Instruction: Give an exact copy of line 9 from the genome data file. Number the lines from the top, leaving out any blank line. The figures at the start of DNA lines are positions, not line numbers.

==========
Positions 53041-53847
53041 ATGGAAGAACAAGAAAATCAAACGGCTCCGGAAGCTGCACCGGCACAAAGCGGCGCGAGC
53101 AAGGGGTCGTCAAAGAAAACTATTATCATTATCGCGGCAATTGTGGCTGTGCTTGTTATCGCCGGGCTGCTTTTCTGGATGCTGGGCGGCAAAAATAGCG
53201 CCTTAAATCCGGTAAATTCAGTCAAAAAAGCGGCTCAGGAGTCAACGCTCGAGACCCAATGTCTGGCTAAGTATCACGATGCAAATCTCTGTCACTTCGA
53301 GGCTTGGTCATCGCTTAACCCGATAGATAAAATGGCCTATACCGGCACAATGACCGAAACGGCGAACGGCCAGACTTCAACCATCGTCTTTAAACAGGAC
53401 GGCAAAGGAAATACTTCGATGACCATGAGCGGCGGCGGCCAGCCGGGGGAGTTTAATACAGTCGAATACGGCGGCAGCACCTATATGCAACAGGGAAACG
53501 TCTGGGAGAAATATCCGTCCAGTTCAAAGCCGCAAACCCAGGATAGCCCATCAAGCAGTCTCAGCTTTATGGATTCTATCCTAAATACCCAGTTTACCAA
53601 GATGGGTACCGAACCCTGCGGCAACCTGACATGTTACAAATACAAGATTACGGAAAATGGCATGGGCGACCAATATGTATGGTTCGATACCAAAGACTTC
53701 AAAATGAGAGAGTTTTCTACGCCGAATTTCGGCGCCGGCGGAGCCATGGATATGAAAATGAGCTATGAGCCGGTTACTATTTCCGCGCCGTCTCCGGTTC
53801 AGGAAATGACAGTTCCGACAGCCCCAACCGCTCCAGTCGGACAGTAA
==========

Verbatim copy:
53701 AAAATGAGAGAGTTTTCTACGCCGAATTTCGGCGCCGGCGGAGCCATGGATATGAAAATGAGCTATGAGCCGGTTACTATTTCCGCGCCGTCTCCGGTTC